UK’s Phoenix Dance Theatre Releases Three New Original Dance Films

Phoenix Dance Theatre

In a Celebration of Black Women choreographers

Phoenix Dance Theatre is delighted to announce the release of three new original dance films in a celebration of Black women choreographers. The English company based in Leeds, West Yorkshire, recently celebrated its 40th anniversary and is the longest-standing contemporary dance company outside London.

Commissioned in 2021 by then Artistic Director Dane Hurst, and created and filmed during the company’s milestone 40th anniversary year, these films make up Phoenix Dance Theatre’s latest Digital Programme.

The Phoenix Digital Programme aims to support emerging and early career artists and fuel the production of innovative digital dance content. Now in its second year, Phoenix Dance Theatre continues its exploration and celebration of young Black dance artists and choreographers with this Programme highlighting and celebrating the work of four women working in the industry today: Kristina and Sadé Alleyne (Alleyne Dance), Sarah Golding and Alethia Antonia.

The Programme also pays homage to the introduction of women to what was once an all-male dance company.

Dane Hurst, commissioning Artistic Director, explains: “With this programme we are celebrating the vitality and dynamism of these choreographers and our dancers, as well as also making a gesture towards the moment in Phoenix’s history which saw four black women dancers joining the male dancers of the company in 1989. We are proud of this moment in history which marked the expansion of the company and what it meant for the development of dance in this country”.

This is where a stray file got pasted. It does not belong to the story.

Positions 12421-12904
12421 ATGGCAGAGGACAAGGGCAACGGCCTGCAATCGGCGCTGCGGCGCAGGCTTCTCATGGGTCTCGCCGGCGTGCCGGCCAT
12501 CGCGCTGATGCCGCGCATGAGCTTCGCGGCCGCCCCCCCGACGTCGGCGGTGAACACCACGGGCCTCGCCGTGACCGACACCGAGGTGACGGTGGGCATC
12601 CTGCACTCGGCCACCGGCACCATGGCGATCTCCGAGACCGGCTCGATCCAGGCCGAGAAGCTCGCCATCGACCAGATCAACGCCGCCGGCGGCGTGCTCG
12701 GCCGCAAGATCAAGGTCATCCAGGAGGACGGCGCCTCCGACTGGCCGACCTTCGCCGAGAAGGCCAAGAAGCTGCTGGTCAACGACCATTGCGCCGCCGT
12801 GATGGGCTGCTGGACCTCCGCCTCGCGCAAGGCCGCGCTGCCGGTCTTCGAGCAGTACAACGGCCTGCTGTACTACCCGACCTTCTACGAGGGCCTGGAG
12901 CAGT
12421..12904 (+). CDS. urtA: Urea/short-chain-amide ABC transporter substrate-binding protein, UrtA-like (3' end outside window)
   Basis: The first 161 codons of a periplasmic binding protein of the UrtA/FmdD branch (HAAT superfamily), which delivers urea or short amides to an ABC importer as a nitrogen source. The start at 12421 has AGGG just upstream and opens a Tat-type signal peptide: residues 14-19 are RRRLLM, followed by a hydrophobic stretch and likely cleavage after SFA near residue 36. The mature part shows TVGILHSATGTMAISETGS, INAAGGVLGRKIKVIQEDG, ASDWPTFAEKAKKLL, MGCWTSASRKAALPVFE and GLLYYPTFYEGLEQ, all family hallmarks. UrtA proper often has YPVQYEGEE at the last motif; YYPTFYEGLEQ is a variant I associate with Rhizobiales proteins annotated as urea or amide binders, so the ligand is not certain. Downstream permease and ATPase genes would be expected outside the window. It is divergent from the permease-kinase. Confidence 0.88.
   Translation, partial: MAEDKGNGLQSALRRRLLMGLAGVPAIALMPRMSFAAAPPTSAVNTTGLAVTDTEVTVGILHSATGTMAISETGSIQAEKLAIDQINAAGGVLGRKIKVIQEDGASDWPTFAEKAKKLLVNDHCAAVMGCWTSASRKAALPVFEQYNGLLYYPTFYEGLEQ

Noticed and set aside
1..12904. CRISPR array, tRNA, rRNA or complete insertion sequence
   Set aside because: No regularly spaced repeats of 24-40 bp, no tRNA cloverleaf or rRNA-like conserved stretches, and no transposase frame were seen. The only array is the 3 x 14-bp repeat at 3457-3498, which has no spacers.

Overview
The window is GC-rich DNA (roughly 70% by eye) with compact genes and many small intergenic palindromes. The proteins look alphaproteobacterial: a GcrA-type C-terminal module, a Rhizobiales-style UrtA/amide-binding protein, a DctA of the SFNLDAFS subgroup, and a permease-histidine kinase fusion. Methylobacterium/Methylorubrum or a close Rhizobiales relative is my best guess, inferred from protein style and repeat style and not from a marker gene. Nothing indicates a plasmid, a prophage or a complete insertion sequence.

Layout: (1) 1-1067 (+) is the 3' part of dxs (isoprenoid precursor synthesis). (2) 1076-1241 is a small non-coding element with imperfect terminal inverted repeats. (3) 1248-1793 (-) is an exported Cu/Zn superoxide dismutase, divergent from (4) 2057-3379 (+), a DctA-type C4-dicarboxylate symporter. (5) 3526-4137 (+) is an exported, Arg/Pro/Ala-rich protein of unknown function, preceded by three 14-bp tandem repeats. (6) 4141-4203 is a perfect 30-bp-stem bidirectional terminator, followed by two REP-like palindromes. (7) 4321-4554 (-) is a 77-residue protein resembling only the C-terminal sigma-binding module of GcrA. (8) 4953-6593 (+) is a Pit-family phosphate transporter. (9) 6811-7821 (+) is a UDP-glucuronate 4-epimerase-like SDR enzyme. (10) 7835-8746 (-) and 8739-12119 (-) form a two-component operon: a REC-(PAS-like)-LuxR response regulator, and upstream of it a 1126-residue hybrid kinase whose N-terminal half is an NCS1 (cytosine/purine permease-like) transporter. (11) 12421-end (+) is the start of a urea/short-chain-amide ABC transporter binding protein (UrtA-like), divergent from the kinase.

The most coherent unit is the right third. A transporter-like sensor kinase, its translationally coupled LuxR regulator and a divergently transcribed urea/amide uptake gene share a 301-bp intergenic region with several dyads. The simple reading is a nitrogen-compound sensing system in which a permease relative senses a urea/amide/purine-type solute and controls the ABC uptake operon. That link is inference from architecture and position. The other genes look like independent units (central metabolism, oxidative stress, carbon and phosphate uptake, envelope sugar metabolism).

The first Digital Programme released last year was born out of a vital need to find new ways to create and deliver dance as a result of national lockdowns, the closure of theatres and new approaches to working. A creative response to these challenges presented by the COVID-19 pandemic, it was also a response to the Black Lives Matter movement in the aftermath of the murder of George Floyd.

The company initially gave a platform to three emerging/early career Black male choreographers to nurture their talent and vision. This was a poignant gesture towards, and reminder of, the remarkable origins of Phoenix Dance Theatre which was founded by three young Black British men in 1981: David Hamilton, Vilmore James and Donald Edwards.

Dane Hurst added: “Four decades later Phoenix is still here, proud of all that has passed and looking forward to the continuation of the rising of the Phoenix and elevating the voices of today who will be the pillars of tomorrow”.

The three new original dance films are available to watch for free now at


Still from APart by Alleyne Dance.jpg

A film by Phoenix Dance Theatre & Alleyne Dance

Directed by Antoine Marc

Inspired by true stories of family and friends, Alleyne Dance created a duet exploring the emotional and physical stress of growing apart from a person that you used to have a bond with. Time and space are confused with what is reality, what is a flashback or a dream.


Still from Kalena by Sarah Golding.jpg

A dance film by Phoenix Dance Theatre & Sarah Golding

Directed by Dan Löwenstein

Inspired by, and a gift to, African American and Hispanic conductor Kalena Bovell exploring the significance of her journey to the podium, a history of violin playing, her book of beautiful poetry and periods of depression.

Am I?

Still from Am I_ by Alethia Antonia

A dance film by Phoenix Dance Theatre and Alethia Antonia

Directed by Dan Löwenstein

Confronted with all you are expected to be, how do you process, accept and put together the many fragments of self. Are you… Am I?

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